I'm working on an algorithm that's split up into multiple parts, each of which performs different tasks but is more or less separate from the others, by which I mean the only interaction between the parts is the passage of a single piece of data from one part to the next like a conveyor belt. I was doing some unit tests for the algorithm and I was wondering, is it a bad idea to use the same tests cases to test each part of the algorithm?

I thought it might be a good idea at first, since it saves me having to rewrite a whole new set of test cases for each step in the algorithm, but as I got further into it I realized some parts of the algorithm were more specific to certain tasks than others.

For example, one step in the algorithm reads a file and spits out a set of strings, which is then used by a later step in the algorithm to produce another set of completely different objects. Should separate tests be designed to specifically test the integrity of this first step?

Another thing that turned me off to the idea of using the same tests cases for multiple steps in the algorithm is that the output of one step might be complete gibberish to the step proceeding it. So a test case could pass for one step in the algorithm, but fail in the next step because despite the fact that the previous step was able to correctly parse the input data, the output is unusable to the next step.

tl;dr should the same tests be used for all the steps in an algorithm?

EDIT (In response to possible duplicate): From what I can tell, that question doesn't seem to be asking about a linear algorithm (like the conveyor belt model I described above), it seems instead to be talking about combining data from multiple individual non-contiguous components. It's also not asking about whether or not the same tests should be used for all steps.


1 Answer 1


A good guideline is that your tests should exercise all the code that you've written.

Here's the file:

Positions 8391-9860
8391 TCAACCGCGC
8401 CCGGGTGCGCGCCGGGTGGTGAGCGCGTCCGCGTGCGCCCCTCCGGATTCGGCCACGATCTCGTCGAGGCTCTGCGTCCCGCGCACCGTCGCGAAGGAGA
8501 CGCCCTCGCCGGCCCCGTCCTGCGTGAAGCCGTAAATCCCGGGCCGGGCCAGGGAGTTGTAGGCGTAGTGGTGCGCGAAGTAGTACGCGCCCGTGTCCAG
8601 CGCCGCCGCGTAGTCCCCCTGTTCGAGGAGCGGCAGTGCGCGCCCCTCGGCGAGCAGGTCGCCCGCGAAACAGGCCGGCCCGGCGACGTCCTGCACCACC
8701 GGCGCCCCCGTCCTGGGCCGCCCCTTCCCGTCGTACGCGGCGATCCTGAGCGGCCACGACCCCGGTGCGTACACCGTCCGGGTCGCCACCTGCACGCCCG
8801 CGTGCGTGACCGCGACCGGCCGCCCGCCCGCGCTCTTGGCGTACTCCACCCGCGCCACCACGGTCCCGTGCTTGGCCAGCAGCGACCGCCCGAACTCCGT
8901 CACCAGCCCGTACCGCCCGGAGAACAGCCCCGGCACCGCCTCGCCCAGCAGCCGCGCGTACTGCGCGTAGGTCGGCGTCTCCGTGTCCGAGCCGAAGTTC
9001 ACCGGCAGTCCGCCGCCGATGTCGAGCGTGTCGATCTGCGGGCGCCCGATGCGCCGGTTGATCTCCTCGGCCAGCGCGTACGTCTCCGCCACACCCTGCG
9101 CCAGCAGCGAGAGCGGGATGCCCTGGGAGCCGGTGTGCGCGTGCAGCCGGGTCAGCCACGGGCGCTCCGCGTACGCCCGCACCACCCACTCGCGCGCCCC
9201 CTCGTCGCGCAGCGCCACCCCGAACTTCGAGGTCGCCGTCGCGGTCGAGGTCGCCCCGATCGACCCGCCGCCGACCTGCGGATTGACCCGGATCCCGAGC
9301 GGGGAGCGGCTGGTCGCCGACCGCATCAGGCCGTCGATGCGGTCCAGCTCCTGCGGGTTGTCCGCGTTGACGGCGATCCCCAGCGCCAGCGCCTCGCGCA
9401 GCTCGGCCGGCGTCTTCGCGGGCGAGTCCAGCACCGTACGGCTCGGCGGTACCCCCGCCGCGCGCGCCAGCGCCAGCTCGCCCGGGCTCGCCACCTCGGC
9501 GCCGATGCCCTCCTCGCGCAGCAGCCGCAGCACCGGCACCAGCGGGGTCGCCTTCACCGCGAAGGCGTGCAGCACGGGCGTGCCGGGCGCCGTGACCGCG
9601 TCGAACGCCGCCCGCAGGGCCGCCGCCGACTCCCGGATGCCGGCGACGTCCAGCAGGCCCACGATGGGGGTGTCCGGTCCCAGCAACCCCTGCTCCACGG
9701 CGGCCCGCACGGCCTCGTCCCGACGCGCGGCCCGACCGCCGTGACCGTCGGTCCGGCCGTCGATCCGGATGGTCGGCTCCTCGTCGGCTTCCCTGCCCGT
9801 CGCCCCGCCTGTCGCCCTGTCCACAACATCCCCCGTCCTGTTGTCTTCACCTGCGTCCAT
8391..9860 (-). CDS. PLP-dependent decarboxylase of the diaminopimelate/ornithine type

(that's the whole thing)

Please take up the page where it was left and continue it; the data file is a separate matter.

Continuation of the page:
If different inputs cause different code paths to be executed, it is a good idea to choose your test inputs so that every path is covered. More thorough testing also tries to ensure that every path is covered under different circumstances, particularly with extreme values, boundary conditions, etc.

The fact that your algorithm is in multiple parts doesn't change these principles. Since you say that you have a choice which input data to use for testing different phases of processing, I'm assuming that te steps of your algorithm can already be called in isolation. That is an excellent design, and it simplifies testing because you can achieve coverage with less effort (if three steps have four paths each, you need only 12 test cases, not 64).

If your test cases reflect real uses that your algorithm will be put to, then it's a good idea to use them for all steps - after all, that's what is actually going to happen.

It's true that if part of your algorithm fails and prevents the next stage from working, that will prevent you from catching bugs in the second stage. However, you'll have to fix the first part anyway before you publish the code, and the test suite is supposed to succeed 100% before you're done, so there is little point in choosing test cases to work around known defects. The defects shouldn't be there in the first place, so you have to work on the first stage no matter what, and it's simpler to do this first. It saves you the effort of making your tests robust against errors that can't be allowed to stay in the code anyway.

  • Well, I wish it were true that each step could be called in isolation. That's not entirely the case. Let's say the input is A, and the steps are functions f, g, and h. If I wanted to test g with input A, I could send what f(A) should be like into g, without actually evaluating f(A), if that's what you mean? Commented Jul 21, 2015 at 6:51
  • @user3002473 Absolutely. The amount of work you save by making your code testable in finer increments is combinatorial, which in practical terms translates to "really big". If there's any way to change the code so that this is possible, do it. It's perfectly okay to change an API to facilitate testing, even if the fine-grained functions are never called in production. Commented Jul 21, 2015 at 6:53

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